By Steph Hall, Project Manager, and Miranda Campbell, Lead Consultant
This morning, Amber Rudd MP, Secretary of State for Energy and Climate Change, visited Ickworth, Suffolk, to formerly open our new woodchip boiler and hear about how it will be sustainably fuelled from the Ickworth estate. The day started with a view – through binoculars – of the log pile on the other side of the estate, currently drying after being felled and extracted last summer. Head Ranger, Dee Gathorne-Hardy, discussed the reason for thinning woodlands, in order to improve tree strength and biodiversity. In the past, Ickworth would have sold the timber extracted and been lucky to cover its cost of doing so. Now, with a boiler to feed, the timber can be kept on site whilst eliminating the use of over 38,000 litres of heating oil, and saving over 100 tonnes of carbon dioxide per annum.
Amber was impressed by the sympathetic conversion of the former 1960s’ garages, a back of house area that was previously not open to visitors. The property took the opportunity to regenerate the area which is very close to the gardens with the new façade taking inspiration from the Ickworth stableblock, including windows and dentilled brickwork. A number of gaps have been left in the brickwork to enable bats to roost in the building, as prior to the works commencing, an ecological survey identified that a pipestrelle was present. The original garage doors have been given an overhaul and reused.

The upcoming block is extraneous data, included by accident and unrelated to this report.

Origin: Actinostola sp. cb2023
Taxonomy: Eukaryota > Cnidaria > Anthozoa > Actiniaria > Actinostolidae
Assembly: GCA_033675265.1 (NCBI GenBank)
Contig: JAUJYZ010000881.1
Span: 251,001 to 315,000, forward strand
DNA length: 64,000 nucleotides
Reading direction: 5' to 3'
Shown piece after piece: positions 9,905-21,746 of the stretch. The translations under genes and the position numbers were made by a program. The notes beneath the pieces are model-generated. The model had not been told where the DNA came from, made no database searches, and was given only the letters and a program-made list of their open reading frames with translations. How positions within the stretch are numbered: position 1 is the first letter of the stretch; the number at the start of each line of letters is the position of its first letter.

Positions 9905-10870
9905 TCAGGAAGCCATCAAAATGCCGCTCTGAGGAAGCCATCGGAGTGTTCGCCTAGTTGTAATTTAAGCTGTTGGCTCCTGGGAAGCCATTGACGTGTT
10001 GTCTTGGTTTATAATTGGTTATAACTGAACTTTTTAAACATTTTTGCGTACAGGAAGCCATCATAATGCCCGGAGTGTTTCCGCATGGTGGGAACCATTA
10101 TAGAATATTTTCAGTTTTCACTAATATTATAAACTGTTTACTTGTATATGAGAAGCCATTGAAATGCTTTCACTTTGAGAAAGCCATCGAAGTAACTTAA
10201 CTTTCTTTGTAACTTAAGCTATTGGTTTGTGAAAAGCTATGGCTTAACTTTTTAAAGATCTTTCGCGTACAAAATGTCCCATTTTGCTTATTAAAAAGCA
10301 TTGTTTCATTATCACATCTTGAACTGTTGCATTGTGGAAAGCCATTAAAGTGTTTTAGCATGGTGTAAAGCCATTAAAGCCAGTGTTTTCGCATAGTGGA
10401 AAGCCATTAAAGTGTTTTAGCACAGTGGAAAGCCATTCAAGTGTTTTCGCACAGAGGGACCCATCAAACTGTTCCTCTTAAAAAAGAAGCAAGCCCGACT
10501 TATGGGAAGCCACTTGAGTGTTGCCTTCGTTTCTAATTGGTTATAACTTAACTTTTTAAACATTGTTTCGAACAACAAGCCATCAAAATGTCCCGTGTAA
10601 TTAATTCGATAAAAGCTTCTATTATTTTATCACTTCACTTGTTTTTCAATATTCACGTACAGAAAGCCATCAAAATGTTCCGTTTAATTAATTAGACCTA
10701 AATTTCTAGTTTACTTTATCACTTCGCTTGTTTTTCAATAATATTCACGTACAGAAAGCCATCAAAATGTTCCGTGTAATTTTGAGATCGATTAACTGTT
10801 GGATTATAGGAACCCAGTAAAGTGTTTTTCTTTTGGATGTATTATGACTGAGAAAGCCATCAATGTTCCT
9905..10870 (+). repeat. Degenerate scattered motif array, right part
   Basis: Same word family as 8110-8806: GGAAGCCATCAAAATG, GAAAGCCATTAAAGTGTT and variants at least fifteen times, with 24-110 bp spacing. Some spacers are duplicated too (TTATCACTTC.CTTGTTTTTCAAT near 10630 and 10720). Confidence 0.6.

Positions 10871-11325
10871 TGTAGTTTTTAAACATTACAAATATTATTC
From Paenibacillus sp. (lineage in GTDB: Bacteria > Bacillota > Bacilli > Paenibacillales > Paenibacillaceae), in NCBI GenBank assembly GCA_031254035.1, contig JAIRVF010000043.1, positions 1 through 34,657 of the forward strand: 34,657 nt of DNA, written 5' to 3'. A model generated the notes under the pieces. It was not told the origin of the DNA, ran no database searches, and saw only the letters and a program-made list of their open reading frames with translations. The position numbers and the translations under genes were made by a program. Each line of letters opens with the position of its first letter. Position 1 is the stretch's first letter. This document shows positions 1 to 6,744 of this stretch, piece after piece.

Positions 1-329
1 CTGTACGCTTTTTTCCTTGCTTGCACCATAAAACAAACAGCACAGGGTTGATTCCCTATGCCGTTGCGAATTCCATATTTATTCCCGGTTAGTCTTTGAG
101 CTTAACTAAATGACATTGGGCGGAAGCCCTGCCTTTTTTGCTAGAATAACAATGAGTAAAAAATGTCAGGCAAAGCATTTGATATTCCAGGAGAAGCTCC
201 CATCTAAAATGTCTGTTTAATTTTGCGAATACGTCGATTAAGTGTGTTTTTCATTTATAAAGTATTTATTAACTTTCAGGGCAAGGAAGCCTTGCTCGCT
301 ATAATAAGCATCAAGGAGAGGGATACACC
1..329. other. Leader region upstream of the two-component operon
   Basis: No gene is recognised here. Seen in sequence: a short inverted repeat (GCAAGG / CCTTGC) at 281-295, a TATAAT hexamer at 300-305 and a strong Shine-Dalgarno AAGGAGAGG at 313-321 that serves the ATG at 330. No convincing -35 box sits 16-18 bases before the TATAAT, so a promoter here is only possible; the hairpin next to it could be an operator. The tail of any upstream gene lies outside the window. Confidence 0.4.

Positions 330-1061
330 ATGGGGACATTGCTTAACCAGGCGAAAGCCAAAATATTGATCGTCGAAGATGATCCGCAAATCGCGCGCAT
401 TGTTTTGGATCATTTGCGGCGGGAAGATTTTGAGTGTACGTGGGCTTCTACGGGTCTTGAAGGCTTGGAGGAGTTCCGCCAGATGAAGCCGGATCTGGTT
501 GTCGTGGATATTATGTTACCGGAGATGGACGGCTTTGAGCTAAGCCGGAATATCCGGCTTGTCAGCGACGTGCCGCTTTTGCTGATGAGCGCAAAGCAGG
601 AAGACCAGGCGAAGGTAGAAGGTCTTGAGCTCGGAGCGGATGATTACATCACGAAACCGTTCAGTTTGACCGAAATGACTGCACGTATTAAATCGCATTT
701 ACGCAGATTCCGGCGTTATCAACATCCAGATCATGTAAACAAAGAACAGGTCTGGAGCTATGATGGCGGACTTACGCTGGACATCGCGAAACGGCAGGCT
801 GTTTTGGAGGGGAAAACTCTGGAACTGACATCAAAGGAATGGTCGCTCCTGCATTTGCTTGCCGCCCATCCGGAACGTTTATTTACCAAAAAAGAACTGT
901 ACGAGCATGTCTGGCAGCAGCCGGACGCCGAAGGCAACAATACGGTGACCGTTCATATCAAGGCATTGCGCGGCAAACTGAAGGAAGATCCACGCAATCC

The woodchip is delivered into a feed-in trough before being augered into the hopper. We designed the hopper with viewing panes and an access point, through which Amber got a good whiff of pine. An automatic auger draws the woodchip into the 199 kW German-made Heizomat boiler.
Previously used at other sites with great success by our installers, Nexus Energy Ltd, the Heizomat boiler is highly efficient and regulated by a lambda sensor. Although the boiler had been operational for 10 days, only a handful of ash had been produced. A 4,000 litre highly insulated thermal store enables the boiler to operate as efficiently as possible. The hot water is pumped a very short distance to the existing boiler room with a heat exchanger connected to the distribution system for the primarily comfort heated West Wing and Rotunda’s conservation heating.
Following Amber’s tour of the plant room, Patrick Begg, Rural Enterprises Director, made the exciting announcement that following on from the success of the pilot, the programme would go ahead with the full roll-out, seeing the Trust invest a further £30 million in renewables across the country. In the East of England, this will include the installation of a lake-source heat pump at Blickling Hall in Norfolk, with planning approval for the scheme expected by the end of this month.
Patrick said “installing renewable technology is these places is a huge challenge“; the project team for Ickworth concurs: we had to overcome challenges of how fuel would be delivered in a very constricted space and, due to it being located in Grade II* registered park and gardens and close to the Grade I listed West Wing, chimney height and appearance was a major factor.
After the official and obligatory ribbon cutting, some Ickworth lemonade and lavender shortbread were gratefully received before Amber explored parts of the property benefiting from the new renewable fuel source.